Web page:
August 2010


The architectural firm JLF & Associates has built a reputation in the Rocky Mountain West that borders on iconic. Credited by many to have initiated the reclaimed building materials movement in the region, JLF & Associates has built a reputation based on the integrity of design. Today, the firm’s principals — Paul Bertelli, Logan Leachman, Tammy Hauer, Dick Storbo and his successor Ashley Sullivan — carry on the fundamentals of architectural innovation that has evolved over the last three decades.

Founded in 1979 by Jonathan Lipe Foote in Livingston, Montana, JLF & Associates redefined regional architecture in the West by incorporating reclaimed materials into new construction. Since then there have been a lot of imitators, driven by consumer interest and fascination with the romance of the historic Western architecture.

“Our clients seem to be more aware of architecture and its effects,” said Paul Bertelli, design principal with JLF, who joined forces with Jonathan in 1979, “Many are considering a lifestyle change and thinking about a multi-generational legacy. A home can reinforce family values and bring people together … it can be inspirational.”

At JLF & Associates the mantra is: This is a process, not a product. That translates to a communion with the clients, the site and the raw materials. The basic tenets of JLF & Associates are honesty in materials; respect for scale; regional context; comfort; simplicity; and craft. The firm designs beautiful, human scale buildings that are compatible with the land. It began with Jonathan Foote and continues today in a new form.

As an architect who graduated from Yale, practiced in Connecticut, moved West in rebellion and then taught at Montana State University’s architecture department from 1979 to 1989; his work and philosophy has influenced a generation of new architects. As a result, over the course of decades JLF- designed homes became a highly prized brand. When Foote opted to retire from the firm for health reasons in 2000 his key associates felt bound to continue the legacy of JLF.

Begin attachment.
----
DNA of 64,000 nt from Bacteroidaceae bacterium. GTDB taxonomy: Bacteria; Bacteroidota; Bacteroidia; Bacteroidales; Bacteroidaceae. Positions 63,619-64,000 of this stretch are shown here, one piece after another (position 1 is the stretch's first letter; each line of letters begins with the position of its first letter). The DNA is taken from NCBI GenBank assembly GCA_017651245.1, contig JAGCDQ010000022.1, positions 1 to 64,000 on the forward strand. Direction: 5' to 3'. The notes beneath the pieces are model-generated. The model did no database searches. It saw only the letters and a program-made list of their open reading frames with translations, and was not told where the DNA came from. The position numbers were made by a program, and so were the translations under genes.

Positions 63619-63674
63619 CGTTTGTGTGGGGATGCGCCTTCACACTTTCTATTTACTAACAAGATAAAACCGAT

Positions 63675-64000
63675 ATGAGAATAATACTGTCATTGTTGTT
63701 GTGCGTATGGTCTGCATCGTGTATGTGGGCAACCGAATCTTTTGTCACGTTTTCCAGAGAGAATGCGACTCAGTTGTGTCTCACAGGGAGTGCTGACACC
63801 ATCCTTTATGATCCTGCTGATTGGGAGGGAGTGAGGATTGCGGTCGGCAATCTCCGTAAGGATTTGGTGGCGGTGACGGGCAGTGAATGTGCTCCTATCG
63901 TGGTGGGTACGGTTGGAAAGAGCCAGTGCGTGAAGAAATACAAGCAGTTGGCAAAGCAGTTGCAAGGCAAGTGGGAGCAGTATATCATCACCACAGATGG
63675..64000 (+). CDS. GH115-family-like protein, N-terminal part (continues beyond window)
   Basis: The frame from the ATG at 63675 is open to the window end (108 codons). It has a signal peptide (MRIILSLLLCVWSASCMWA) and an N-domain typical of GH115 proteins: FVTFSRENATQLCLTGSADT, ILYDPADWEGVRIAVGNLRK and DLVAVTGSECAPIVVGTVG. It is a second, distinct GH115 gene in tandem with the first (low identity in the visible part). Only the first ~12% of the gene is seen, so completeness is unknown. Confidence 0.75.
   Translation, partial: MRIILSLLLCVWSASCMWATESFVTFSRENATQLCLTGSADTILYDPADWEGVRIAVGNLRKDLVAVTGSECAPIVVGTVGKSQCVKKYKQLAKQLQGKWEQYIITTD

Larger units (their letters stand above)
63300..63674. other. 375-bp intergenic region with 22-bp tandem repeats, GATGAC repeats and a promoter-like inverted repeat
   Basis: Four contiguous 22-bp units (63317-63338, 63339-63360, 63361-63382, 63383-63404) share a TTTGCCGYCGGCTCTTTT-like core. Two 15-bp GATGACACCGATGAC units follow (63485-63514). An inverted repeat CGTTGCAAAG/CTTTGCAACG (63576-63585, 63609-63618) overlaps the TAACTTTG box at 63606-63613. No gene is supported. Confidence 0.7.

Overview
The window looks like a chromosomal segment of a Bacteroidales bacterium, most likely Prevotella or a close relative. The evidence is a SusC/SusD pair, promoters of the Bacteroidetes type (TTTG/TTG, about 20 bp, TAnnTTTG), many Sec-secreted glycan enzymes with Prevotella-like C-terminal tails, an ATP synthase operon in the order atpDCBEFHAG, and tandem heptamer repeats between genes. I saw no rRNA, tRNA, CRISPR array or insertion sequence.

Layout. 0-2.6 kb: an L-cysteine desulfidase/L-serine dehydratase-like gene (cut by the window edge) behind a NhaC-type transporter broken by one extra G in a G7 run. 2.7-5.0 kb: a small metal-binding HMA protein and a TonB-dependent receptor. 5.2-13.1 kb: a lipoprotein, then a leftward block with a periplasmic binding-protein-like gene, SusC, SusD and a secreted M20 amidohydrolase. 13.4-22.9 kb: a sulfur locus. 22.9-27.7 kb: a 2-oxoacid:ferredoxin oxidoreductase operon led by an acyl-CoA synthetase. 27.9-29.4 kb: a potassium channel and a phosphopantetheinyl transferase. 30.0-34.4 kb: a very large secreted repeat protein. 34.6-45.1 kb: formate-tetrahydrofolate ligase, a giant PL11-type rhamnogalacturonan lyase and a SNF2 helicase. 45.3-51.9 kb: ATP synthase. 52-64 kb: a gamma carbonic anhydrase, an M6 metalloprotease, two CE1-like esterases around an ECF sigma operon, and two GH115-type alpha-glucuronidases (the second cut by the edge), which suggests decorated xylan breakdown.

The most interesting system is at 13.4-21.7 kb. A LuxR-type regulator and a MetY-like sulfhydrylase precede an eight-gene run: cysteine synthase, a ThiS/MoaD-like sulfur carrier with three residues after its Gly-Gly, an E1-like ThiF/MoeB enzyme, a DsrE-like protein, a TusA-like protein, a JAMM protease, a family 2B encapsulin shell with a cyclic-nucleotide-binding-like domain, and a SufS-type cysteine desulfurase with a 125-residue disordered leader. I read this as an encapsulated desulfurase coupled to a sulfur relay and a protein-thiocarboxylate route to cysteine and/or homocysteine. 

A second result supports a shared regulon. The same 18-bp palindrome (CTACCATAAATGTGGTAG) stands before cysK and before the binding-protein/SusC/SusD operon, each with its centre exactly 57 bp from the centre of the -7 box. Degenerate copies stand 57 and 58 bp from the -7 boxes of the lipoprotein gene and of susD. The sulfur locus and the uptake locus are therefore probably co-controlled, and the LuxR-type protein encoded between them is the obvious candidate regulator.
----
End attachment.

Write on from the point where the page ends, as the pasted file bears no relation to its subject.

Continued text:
Since opening its doors, JLF & Associates has grown from the vision of one architect into the synthesis of many. The firm made its mark by regressing from an era of postmodernism and high-tech experimentation by allowing natural materials back into buildings. That interpretation meant that good design drove the process no matter how long it took.

“As a small firm design drove our values,” noted Bertelli, “That often translated into a very vernacular style of the Western built environment and we haven’t lost that, but what clients are asking us to do now is to contrast the artifact with contemporary ideas.”